In a press release, Moderna, one of the manufacturers of the COVID-19 mRNA vaccines, announced preliminary neutralizing antibody data against the Omicron variant following the company's booster candidates at 50-mcg and 100-mcg dose levels. The currently authorized 50-mcg booster of mRNA-1273 increased neutralizing antibody levels against Omicron approximately 37-fold compared with preboost levels, and a 100-mcg dose of mRNA-1273 increased neutralizing antibody levels approximately 83-fold compared with preboost levels.

In the press release, Stéphane Bancel, chief executive officer of Moderna, stated, "The dramatic increase in COVID-19 cases from the Omicron variant is concerning to all. However, these data showing that the currently authorized Moderna COVID-19 booster can boost neutralizing antibody levels 37-fold higher than pre-boost levels are reassuring. To respond to this highly transmissible variant, Moderna will continue to rapidly advance an Omicron-specific booster candidate into clinical testing in case it becomes necessary in the future. We will also continue to generate and share data across our booster strategies with public health authorities to help them make evidence-based decisions on the best vaccination strategies against SARS-CoV-2."

As previously described, the company is continuously advancing booster candidates to address emerging variants of concern (VOC). The strategy includes evaluating the prototype vaccine (mRNA-1273) at the authorized booster dose (50 mcg) and a higher dose (100 mcg), multivalent candidates that incorporate previous VOC (mRNA-1273.211, mRNA-1273.213) also at 50 mcg and 100 mcg, and VOC-specific booster candidates (Delta, Omicron). Booster candidates are being evaluated in ongoing phase II/III studies of approximately 300 to 600 participants per arm.

Data includes sera from 20 booster recipients each of mRNA-1273 at the 50-mcg and 100-mcg dose levels, multivalent candidate mRNA-1273.211 at the 50-mcg and 100-mcg dose levels, and multivalent candidate mRNA-1273.213 at the 100-mcg dose level.

Neutralizing antibodies against Omicron were assessed in a pseudovirus neutralization titer (ID50) assay (PsVNT) conducted at laboratories established by the National Institute of Allergy and Infectious Diseases Vaccine Research Center and Duke University Medical Center. A preprint submission is being prepared based on the data.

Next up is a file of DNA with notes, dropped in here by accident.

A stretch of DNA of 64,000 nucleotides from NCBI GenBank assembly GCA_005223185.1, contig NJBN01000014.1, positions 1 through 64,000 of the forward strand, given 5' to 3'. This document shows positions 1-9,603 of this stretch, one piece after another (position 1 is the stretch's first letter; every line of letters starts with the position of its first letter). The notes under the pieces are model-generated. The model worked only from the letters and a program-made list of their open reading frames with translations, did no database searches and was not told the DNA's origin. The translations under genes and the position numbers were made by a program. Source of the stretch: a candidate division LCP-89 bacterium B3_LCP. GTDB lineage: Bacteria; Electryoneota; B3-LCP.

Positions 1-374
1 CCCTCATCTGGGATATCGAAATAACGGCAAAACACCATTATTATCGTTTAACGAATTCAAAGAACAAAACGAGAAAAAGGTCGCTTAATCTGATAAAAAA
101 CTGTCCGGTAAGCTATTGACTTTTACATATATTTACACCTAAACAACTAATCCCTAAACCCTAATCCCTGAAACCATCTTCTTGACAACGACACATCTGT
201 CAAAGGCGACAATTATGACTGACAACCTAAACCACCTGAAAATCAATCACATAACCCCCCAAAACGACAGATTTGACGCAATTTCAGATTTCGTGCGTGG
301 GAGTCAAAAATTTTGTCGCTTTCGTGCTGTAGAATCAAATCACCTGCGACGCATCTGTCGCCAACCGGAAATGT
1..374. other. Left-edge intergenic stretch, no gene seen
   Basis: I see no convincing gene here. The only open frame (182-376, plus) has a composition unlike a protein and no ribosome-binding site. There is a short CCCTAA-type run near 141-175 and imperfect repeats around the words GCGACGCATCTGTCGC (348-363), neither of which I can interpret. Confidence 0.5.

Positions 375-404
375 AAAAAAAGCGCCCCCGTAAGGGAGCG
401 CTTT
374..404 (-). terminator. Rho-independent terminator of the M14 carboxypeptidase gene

All groups had low neutralizing antibody levels in the Omicron PsVNT assay prior to boosting. At Day 29 post boost, the authorized 50-mcg booster of mRNA-1273 increased neutralizing geometric mean titers (GMT) against Omicron to 850, which is approximately 37-fold higher than preboost levels. At Day 29 post boost, the 100-mcg dose booster of mRNA-1273 increased neutralizing GMT to 2228, which is approximately 83-fold higher than preboost levels.

The multivalent candidates boosted Omicron-specific neutralizing antibody levels to similarly high levels at both the 50-mcg and 100-mcg levels. Based on the strength of neutralizing titers generated by mRNA-1273, the rapid pace of Omicron expansion and the increased complexity of deploying a new vaccine, the company will focus its near-term efforts to address Omicron on the mRNA-1273 booster.

Moderna will continue to assess the breadth and durability of neutralizing antibodies from the multivalent booster candidates in the months ahead.

The company also announced the safety and tolerability data from the phase II/III study of the 100-mcg booster dose of mRNA-1273 (n = 305). A 100-mcg booster dose of mRNA-1273 was generally safe and well-tolerated. The frequency and nature of solicited systemic and local adverse events 7 days after receiving a booster were generally comparable with those seen after the two-dose primary series. There was a trend toward slightly more frequent adverse reactions following the 100-mcg booster dose relative to the authorized 50-mcg booster dose of mRNA-1273.

Moving forward, given the strength of the mRNA-1273 and the speed at which the Omicron variant is spreading, Moderna's first line of defense against Omicron will be a booster dose of mRNA-1273. Given the long-term threat demonstrated by Omicron's immune escape, Moderna will also continue to develop an Omicron-specific variant vaccine (mRNA-1273.529) that is expected to advance into clinical trials in early 2022 and will evaluate including Omicron in its multivalent booster program.

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